Then there is a catalogue of police errors as regards to how they dealt with the evidence available to them and to the children.

    At the very least they should have watched the private videoed interviews, much later placed in the public domain, before interviewing the children. All the earlier allegations should have been specifically logged, and the interviews arranged around them with a view to eliciting as much detail as possible. Instead, apparently this was not done and the tapes were merely dispatched to a police warehouse somewhere and never properly viewed or documented as evidence. The uncharitable conclusion might be that the intention was that they would never see the light of day again. The error of course is perpetuated by the high court judge. As these earlier tapes are wholly persuasive and compatible with later police videos, we can see why this might be if the intention was never to seriously investigate the complaint.

    As regards the police interviews themselves, these are so full of errors and anomalies it is hard to know where to start.

    The police need to explain why, once the serious nature of the allegations was apparent, they did not seek the assistance of the Met’s own child abuse specialists? There is no claim as far as I can see that they even consulted them! How could it be, they should explain, that both male and female children were interviewed by a male officer alone (apart from another person in control of the machinery)? So basic is this it defies description how it was allowed to happen. It must be against all standard interview codes. There may be some excuse in the case of the initial interview if little prior notice was given, but cannot be excused thereafter.

    For the children to be without an adult ‘friend’ or parent to support them, or given the alleged abuse, to be interviewed by only an adult male; or that interviews should be arranged at a late hour for small children; or that they should be left unaccompanied in a bare and frightening environment alone for up to twenty minutes at a time; or that without explanation they should be removed from their mother whilst never properly addressing the substantive threats, and exposed to the alleged abuser; or not properly eliciting the specific WHAT, WHEN, WHERE, HOW and WHOM of the allegations thoroughly is inexplicable and indefensible.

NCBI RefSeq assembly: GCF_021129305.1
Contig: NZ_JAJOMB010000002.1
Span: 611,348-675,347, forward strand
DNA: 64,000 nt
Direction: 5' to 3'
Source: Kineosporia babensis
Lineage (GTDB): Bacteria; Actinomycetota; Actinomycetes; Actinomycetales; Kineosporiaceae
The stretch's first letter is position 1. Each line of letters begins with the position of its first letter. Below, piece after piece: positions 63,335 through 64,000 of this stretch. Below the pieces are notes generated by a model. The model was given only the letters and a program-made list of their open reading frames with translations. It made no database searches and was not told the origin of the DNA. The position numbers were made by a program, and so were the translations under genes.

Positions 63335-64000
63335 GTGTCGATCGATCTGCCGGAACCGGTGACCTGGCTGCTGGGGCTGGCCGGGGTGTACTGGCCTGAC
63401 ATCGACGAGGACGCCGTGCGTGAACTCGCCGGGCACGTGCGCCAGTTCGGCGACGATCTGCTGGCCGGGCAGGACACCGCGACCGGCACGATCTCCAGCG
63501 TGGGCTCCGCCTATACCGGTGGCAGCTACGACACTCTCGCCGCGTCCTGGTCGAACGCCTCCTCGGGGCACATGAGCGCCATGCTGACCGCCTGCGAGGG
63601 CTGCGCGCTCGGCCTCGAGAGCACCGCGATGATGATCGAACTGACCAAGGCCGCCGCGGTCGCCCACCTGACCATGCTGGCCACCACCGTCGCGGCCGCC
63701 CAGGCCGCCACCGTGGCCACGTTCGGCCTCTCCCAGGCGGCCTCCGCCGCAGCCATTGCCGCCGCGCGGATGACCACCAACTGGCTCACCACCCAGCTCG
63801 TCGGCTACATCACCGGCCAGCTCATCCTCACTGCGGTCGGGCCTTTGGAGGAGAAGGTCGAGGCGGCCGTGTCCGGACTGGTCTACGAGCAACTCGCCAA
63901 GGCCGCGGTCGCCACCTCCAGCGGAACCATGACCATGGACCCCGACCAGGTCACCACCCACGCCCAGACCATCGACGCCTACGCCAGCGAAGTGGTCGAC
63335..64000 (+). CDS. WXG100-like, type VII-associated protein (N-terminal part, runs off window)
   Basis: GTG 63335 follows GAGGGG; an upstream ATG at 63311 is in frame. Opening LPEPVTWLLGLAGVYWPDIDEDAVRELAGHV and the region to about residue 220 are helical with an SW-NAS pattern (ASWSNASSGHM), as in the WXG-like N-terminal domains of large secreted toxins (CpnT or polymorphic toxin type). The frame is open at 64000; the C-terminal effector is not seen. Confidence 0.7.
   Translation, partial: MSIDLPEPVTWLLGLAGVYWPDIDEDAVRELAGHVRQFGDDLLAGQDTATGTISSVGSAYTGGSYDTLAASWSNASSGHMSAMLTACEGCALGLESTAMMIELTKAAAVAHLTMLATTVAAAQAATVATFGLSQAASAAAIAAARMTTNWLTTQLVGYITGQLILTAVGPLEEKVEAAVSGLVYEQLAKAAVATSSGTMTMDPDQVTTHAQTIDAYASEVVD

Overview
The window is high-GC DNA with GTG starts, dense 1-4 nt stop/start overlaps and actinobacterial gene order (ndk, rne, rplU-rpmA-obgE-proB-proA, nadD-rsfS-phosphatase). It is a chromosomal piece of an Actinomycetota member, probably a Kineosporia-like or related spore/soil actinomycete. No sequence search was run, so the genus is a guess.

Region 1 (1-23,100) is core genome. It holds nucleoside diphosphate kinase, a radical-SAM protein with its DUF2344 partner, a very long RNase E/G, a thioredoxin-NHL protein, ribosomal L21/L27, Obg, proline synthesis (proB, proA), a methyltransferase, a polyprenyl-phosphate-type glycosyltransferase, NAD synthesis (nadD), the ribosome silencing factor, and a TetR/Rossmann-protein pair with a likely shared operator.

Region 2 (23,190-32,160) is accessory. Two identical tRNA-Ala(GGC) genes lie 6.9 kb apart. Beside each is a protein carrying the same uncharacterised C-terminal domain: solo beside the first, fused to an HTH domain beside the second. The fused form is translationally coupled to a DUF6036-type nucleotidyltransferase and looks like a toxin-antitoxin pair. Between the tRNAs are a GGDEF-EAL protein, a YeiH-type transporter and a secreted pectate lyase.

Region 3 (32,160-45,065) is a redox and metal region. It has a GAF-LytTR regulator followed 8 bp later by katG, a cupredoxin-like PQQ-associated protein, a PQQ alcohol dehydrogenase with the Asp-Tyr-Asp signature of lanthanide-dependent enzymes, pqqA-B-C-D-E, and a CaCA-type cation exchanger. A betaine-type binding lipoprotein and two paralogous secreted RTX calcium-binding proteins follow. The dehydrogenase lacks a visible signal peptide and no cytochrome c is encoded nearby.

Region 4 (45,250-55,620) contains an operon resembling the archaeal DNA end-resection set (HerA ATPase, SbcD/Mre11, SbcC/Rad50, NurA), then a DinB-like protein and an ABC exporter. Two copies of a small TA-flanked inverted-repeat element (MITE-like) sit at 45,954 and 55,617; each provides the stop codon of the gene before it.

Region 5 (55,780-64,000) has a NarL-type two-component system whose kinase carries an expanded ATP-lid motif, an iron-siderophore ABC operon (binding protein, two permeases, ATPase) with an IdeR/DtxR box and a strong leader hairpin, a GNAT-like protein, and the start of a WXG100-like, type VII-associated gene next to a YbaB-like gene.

Nor for that matter after six days removal from parents, regard the children’s testimony as valid and believable, whilst trashing all previous, and even at this alleged ‘retraction’ interview refusing to acknowledge the reassertion of facts even as the ‘retraction’ was being subtly coerced by veiled promises and threats. That even at this late stage the children were not returned to their mother was a betrayal of the inferred promise and a further outrage. The final confirmation of a deeply compromised process was the fact that the case was dropped and declared as “not confirmed” PRIOR to receipt of the medical reports that were broadly supportive of the allegations of abuse. Nor it seems, other than hair follicle, were any tests carried out to indicate whether the boy’s allegations that he was forced by his father to snort cocaine, submit to injections of anaesthetic substances or otherwise contaminated or infected by adult sexual activity properly investigated.

    All in all, and at every level, this case illustrates very disturbing features that must be properly investigated if others are not to be similarly mistreated.